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Learning the Ins and Outs of Technical Editing

by Kelcie Sharp, Graduate Scholarship Winner

I first discovered my interest in technical editing during my undergraduate studies at the University of Tennessee at Chattanooga, where I worked as an intern for a semester at a publishing company that provided healthcare and medical information for magazines, newsletters, and websites for hospitals. I enjoyed learning about such a variety of topics while still using my knowledge of writing and editing. I edited some of this content, which involved informing a public audience about scientific, medical information. During this experience, I realized that I could actually find jobs doing this type of editing. Thus, I ultimately decided to pursue a master’s degree in technical and professional communication at Auburn University.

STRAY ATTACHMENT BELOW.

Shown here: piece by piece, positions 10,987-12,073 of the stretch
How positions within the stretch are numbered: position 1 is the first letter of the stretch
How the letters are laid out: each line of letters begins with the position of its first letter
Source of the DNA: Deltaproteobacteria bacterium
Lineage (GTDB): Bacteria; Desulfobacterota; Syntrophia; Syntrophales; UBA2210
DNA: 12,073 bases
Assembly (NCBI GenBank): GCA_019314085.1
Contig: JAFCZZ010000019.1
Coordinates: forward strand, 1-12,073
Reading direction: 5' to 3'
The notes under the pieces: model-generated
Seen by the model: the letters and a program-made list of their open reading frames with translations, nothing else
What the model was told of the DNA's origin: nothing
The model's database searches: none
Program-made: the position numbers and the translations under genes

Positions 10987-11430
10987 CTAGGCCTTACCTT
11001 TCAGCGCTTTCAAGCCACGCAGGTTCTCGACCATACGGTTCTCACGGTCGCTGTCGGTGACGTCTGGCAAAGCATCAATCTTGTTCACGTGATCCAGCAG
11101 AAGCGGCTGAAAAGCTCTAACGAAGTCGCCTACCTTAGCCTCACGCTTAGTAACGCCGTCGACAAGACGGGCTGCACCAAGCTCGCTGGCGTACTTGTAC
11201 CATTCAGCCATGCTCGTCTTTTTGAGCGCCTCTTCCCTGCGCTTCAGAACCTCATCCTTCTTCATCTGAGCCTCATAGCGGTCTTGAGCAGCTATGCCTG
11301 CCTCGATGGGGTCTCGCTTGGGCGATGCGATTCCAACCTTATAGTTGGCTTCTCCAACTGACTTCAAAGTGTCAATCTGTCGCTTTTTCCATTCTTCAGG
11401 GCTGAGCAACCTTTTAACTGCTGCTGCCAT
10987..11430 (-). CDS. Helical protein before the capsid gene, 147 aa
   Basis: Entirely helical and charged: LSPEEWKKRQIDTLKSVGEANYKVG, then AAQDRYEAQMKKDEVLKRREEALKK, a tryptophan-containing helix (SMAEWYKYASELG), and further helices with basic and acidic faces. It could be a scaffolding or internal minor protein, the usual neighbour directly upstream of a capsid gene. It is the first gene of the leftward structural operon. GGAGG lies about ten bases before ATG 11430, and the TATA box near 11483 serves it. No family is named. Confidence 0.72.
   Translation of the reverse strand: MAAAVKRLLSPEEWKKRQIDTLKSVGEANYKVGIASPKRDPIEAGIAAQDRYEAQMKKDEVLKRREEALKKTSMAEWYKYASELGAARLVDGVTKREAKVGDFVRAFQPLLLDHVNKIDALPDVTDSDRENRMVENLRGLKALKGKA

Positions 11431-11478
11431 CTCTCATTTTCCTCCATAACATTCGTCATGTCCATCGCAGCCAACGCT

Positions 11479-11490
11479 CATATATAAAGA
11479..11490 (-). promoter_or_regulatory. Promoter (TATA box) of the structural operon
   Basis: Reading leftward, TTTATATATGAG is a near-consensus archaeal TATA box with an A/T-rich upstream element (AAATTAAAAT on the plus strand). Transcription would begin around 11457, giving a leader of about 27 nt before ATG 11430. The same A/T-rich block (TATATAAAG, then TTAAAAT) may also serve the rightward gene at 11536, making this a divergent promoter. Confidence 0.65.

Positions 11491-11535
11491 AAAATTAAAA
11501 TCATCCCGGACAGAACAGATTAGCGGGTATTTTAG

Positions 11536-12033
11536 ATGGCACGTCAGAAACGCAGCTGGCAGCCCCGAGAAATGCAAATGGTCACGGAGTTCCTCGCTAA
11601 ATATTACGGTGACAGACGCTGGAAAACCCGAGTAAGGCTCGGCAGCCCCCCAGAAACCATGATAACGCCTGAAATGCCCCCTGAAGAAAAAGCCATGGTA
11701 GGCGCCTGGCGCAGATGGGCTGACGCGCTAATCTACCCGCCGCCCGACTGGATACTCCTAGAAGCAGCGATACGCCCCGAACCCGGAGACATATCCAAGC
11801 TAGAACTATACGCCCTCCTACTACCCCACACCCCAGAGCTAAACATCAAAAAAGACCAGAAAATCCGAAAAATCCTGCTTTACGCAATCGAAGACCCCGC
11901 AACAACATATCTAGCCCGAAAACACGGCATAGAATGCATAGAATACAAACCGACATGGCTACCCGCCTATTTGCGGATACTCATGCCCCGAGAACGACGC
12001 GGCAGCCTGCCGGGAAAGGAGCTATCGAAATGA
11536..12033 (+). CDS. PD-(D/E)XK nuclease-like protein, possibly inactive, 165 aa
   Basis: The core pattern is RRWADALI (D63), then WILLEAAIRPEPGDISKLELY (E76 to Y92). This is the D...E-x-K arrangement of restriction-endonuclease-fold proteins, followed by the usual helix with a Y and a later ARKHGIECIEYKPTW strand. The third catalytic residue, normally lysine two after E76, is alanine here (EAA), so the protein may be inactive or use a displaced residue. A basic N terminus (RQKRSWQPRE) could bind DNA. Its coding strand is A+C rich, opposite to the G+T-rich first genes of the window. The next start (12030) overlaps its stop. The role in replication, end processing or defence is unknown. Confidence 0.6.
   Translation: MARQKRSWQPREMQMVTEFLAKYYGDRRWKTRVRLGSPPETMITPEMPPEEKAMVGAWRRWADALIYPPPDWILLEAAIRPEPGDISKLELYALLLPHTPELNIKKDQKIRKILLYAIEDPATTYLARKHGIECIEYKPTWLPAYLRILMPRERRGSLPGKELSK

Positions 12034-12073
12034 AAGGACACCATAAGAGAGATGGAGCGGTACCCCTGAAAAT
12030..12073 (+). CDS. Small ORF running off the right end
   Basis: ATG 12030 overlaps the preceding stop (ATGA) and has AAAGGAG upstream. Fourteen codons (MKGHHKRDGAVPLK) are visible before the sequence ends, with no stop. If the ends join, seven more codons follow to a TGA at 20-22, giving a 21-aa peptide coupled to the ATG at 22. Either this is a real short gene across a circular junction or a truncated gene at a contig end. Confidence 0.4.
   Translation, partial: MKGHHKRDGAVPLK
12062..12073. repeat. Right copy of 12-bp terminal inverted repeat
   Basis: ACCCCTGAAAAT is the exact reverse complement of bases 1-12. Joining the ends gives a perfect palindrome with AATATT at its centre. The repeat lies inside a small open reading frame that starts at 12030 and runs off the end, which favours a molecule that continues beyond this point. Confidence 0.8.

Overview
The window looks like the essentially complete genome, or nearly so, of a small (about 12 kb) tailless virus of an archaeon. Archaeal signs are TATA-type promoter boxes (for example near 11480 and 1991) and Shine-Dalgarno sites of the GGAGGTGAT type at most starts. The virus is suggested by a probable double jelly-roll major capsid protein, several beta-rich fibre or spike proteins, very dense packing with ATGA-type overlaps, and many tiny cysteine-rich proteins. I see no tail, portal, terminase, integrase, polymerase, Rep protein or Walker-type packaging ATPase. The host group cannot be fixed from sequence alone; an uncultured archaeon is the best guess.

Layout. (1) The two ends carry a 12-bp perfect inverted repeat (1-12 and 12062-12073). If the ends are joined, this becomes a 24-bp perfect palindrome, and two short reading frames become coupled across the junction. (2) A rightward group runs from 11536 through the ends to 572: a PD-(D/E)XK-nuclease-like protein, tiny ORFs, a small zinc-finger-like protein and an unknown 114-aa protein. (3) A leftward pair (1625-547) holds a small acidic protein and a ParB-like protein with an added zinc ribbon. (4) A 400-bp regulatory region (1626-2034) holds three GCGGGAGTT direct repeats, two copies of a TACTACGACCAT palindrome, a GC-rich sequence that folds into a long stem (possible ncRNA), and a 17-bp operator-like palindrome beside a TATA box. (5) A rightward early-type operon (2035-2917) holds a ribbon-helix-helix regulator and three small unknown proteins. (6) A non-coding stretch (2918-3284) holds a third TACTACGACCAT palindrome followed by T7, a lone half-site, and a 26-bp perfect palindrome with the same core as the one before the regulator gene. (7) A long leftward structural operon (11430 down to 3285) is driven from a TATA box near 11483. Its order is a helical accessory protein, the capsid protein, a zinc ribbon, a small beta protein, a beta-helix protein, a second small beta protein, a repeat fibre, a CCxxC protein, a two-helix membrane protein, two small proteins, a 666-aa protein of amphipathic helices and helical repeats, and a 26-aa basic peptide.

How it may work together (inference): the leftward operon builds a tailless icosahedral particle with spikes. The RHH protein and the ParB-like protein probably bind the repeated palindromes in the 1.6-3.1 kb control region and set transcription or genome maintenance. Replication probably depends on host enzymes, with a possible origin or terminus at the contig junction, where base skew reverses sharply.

During my first year in my master’s degree program at Auburn, I had the opportunity to work as an editorial assistant for the inaugural edition of Auburn Speaks, an anthology chronicling Auburn’s research related to a particular topic. This first edition focuses on the BP oil spill of 2010, featuring research by professors and graduate students from a variety of departments on the immediate and future impacts of the spill on the environment and society. For example, one article discusses the impact of the spill on Alabama coastal wetlands, and another describes its economic impact on marine-based industries. The final project is a published anthology that includes profiles and photographs of some of the contributing authors and illustrations accompanying each article. Overall, the anthology serves to showcase the work of Auburn University to the general public.